Saga over using firewood from tsunami-hit area in Kyoto bonfire shows cultural gap
When I was living in Kyoto as a student decades ago, I often climbed Mount Daimonji, one of the sites for Gozan no Okuribi, a traditional bonfire festival in this ancient capital.
It is hard labor, but a significant event to bring a large quantity of firewood up to the mountain and set it alight in the shape of the kanji character, "dai" ("big").
When I heard that firewood from a pine tree from the tsunami-hit city of Rikuzentakata in Iwate Prefecture would be used for the bonfire I was impressed as it is a good ceremony to express condolences to disaster victims. 今年は岩手県陸前高田市の松を燃やすと聞いた時は、鎮魂の儀式としていい考えだと感心した。
Gozan no Okuribi is a ceremony to send off the spirits of the dead, who Buddhists believe come home to stay with their relatives during the Obon holiday period in mid-August before returning to heaven.
However, the plan was cancelled after the organizer of the event as well as the local government wavered over whether to go ahead with it due to radiation concerns.
In the end, small amounts of radioactive cesium were detected in the surface of the firewood, and the organizer and the local government had no choice but to bow to some local residents' arguments that burning Rikuzentakata firewood could spread radiation in the city and that it could taint water in Lake Biwa, which is used for drinking.
It is highly questionable whether such criticism has any scientific basis, but Gozan no Okuribi is a religious festival.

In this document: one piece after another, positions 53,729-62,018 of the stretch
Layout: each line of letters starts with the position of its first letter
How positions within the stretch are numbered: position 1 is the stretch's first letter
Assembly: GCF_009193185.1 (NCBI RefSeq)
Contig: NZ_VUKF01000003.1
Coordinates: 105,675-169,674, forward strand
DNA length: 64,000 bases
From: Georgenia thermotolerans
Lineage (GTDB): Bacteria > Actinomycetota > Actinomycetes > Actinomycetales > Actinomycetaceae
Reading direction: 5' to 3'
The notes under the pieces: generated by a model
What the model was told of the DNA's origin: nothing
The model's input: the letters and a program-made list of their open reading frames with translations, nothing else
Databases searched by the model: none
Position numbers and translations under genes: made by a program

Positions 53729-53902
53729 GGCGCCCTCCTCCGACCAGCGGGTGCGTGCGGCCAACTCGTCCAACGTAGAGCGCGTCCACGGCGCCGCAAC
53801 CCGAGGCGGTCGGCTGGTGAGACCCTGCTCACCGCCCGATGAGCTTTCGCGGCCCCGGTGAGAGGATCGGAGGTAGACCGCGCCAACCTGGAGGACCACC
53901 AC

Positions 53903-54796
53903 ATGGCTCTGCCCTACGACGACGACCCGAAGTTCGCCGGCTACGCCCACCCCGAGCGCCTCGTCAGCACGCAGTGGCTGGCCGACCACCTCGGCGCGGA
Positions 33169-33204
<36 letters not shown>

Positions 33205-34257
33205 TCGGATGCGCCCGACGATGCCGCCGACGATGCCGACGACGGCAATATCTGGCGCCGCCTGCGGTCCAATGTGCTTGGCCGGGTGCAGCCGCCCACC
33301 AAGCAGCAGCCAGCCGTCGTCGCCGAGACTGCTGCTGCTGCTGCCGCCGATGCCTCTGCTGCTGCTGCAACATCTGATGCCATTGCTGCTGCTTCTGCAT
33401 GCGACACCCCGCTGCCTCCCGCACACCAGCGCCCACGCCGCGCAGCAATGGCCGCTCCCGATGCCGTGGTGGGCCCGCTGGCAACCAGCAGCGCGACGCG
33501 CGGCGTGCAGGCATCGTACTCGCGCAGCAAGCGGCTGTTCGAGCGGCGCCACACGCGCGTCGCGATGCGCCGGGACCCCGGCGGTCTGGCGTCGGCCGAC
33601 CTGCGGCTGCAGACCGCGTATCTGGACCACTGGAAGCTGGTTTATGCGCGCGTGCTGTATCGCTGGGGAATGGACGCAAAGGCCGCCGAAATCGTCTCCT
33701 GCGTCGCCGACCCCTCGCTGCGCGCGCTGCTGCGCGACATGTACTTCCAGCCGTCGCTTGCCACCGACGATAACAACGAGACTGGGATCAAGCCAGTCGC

Scraping the surface of the firewood to remove cesium would never convince local residents who long for "pure" fire.
It is difficult to coordinate views between the festival organizer and worried local residents.
Takeo Kuwahara, a French literature expert who lived in Kyoto for many years, wrote in his book, "Gakumon no Sekai" ("The World of Academics") that Kyoto residents are often described as "wicked," "individualistic," "cold" and "calm," just like the French.
But let's put aside comparisons between Kyoto residents and French people now.
Some people have criticized the Kyoto Municipal Government and the organizer as being "narrow minded" over the latest case, while others have appreciated their decision as "calm judgment not being overwhelmed by emotion."
Others may call the decision a typical response by Kyoto.
Personally, I think the decision is regrettable because I wonder whether they should have been so afraid of such small levels of radiation.
At the same time, however, I have no intention of making light of the ancient capital's sensitiveness and culture.
As a former resident, I have the impression that Kyoto, which is situated in a basin, forms a unique space both topographically and culturally, and that various things -- both tangible and intangible and good and evil -- gather and accumulate there, just like a satellite dish facing the sky.
Therefore, careful behind-the-scenes efforts to persuade relevant parties to accept the burning of Rikuzentakata firewood in the festival should have been made in advance.
But rather than blame the relevant parties, I would like to think the latest case has called into question how the entire nation should wisely handle radiation.
I prayed to the Kyoto bonfire on Aug. 16 that firewood from quake- and tsunami-hit areas can be burned in the Gozan no Okuribi festival next year and that the ongoing nuclear crisis, which continues to release radiation into the air, will be settled at an early date.
(By Hiroshi Fuse, Expert Senior Writer)
毎日新聞 2011年8月18日 東京朝刊